Quick blog article about the subject of animated images.
When designing my web-ring integration in the cellar door. We noticed something when our cron.job went to work by converting old standards of jpg png and gifs into newer standards. Simply put it stopped firefox from processing animations.
The short story is, that Firefox is aware of it. Here’s the bug report. 2 years since the report. Not much progress. Read on if you want to know more.
To some that have been reading for a while now you may be thinking that I’m going to introduce something new or revolutionary that will change the landscape of website design. When the truth is. This is actually an old standard that’s been around but should have been implemented a long time ago. It’s just for security reasons WordPress blocks this format by default.
So, we’re going to unblock it on our site and use it. To those who have visited my front page and/or art section chances are a vector has been uploaded and presented to you on your browser like the icon on the right.
We’ve talked about the videos, we’ve talked about the images. Now we talk about the web server, Nginx.
In this entry, we’re going to get crazy technical with how we deploy all of these new image formats that are being introduced in what feels like “The Great Video/Image War” to finally put GIFs, JPEGs, PNGs, and MP4s to bed. But instead, we’re going to talk about a section that seems skipped a lot. How do we actually implement these new formats? Because if we do a review on an image format, it’s good. Then as bloggers, it would be hypocritical to not apply these formats to our site. It however opens up questions. How do we maintain the security of our readers while at the same time giving them the very best image with the lowest bandwidth conceivable? Thankfully since we have a VPS a lot of the encoding is handled via CRON. While a lot of the deciding factors of which browser gets served and what file are all in the hands of NGINX web daemon.
Why did we implement AVIF here? Read on if you want to know more.
This blog is just one part of a multipart series on how to use the Raspberry Pi with the Ouya. It is designed this way because frankly there is way too much to cover in a single blog. Links for each of the articles as well as the header/main article will be included at the bottom of each entry to allow users ease of use in following along.
WebP from Google will deliver faster internet to you. But at what cost?
WebP is something I found out by total accident when asking the simple question of:
Why does Google Chrome not support animated .PNG files?
It turns out Google instead of including the format into the library on their browser decided instead to exclude it. Although you can simply download an animated PNG plugin for Chrome here. That’s not the point. The point is it should be natively supported which it is not. If Google finally did support animated PNG files then Google now supports APNG which now we can put an axe into animated .GIF files. A Format which is still in use since the late 1980’s! Animated GIF files are now old enough to run for president of the United States! However, Google’s attitude was as follows:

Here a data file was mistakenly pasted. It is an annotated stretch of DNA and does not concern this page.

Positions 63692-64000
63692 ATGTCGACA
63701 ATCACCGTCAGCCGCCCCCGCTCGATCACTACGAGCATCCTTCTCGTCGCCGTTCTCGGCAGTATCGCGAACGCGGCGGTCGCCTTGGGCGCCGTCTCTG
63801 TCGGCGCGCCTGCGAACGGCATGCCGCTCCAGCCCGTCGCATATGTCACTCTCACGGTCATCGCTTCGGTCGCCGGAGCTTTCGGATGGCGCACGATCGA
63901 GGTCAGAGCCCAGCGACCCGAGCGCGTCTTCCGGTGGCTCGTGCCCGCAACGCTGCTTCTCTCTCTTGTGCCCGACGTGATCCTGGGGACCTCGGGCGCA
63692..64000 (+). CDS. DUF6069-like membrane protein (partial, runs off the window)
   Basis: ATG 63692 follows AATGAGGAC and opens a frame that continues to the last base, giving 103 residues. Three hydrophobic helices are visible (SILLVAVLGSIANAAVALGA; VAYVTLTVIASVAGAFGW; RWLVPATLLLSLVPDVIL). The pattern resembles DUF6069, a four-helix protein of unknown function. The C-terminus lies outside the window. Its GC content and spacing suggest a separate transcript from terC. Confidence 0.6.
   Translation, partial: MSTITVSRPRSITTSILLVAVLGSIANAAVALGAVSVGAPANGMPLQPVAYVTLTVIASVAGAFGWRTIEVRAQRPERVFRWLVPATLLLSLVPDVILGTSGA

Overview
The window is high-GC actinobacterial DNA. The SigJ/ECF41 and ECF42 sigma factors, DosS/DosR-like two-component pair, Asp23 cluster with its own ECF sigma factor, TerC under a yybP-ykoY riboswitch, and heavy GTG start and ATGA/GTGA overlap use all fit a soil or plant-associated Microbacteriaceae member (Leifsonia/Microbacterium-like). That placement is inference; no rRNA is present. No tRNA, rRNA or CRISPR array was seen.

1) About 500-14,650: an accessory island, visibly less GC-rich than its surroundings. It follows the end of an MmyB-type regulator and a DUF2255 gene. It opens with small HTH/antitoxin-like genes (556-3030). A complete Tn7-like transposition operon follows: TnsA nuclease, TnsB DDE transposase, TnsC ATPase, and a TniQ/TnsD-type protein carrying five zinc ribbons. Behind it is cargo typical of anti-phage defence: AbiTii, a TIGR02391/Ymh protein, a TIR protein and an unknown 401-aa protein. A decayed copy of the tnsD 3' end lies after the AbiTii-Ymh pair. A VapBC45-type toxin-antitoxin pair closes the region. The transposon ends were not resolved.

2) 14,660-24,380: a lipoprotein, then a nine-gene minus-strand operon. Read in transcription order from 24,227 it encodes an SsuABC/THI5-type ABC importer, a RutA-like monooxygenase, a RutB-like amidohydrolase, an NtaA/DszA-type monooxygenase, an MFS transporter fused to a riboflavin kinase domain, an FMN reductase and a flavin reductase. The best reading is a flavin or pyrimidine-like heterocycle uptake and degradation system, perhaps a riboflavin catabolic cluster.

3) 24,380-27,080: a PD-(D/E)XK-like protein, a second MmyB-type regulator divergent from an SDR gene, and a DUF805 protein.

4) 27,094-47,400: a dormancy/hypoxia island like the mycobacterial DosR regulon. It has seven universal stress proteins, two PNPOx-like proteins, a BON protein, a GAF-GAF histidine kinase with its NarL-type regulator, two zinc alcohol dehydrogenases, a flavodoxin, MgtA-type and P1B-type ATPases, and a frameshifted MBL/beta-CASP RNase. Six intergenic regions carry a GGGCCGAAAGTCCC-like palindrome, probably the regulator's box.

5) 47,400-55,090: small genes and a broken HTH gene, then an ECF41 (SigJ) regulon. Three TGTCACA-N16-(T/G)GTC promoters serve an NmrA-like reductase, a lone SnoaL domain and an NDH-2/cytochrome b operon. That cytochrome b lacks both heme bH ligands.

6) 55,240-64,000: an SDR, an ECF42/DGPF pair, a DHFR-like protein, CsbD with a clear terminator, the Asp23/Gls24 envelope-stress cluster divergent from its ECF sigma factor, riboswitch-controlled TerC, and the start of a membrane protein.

Why spend any more time on other formats like PNG and JPG when WebP will be cooler!
Note: This issue with Google Chrome as of 7/25/2017 has now been resolved but the entry still stand for archival reasons.
A while back I did a quick article about PNG compression. Looking back on it. We have to admit that it was a rather weak and lackluster approach to compression. We could easily go back and amend our newest discoveries but the discussion of compression expands into multiple formats. So lets dive right into what’s going on with this site and probably every WordPress generated site in existence and why compression is all around good for you.
Social Network B-Gone. Some basic CSS to clean the angular theme.
I’ve made the decision to eject all social network outbound links to appear on every page of my website. This took some doing as I had to page through a lot of the Angular theme forums to ultimately find out Which CSS code controlled the very top section of my page. I had to modify my custom.css file which was found in the theme home directory underneath ./css and added the following lines.
For PNG Optimization: PNG (or Portable Network Graphics) was a replacement to GIF and is one of the most widely used lossless graphic formats on the net. Whenever you are setting up a website that has a heavy amount of images going for it; You often have to rely on other formats then JPEG or .jpg because although the .jpg is good for most cases such as photos it is often a self-destructive file to have as every time you re-compress the quality of the .jpg gets worse and worse. Also known as lossy compression where the image is compromised to better suit the compression of the file.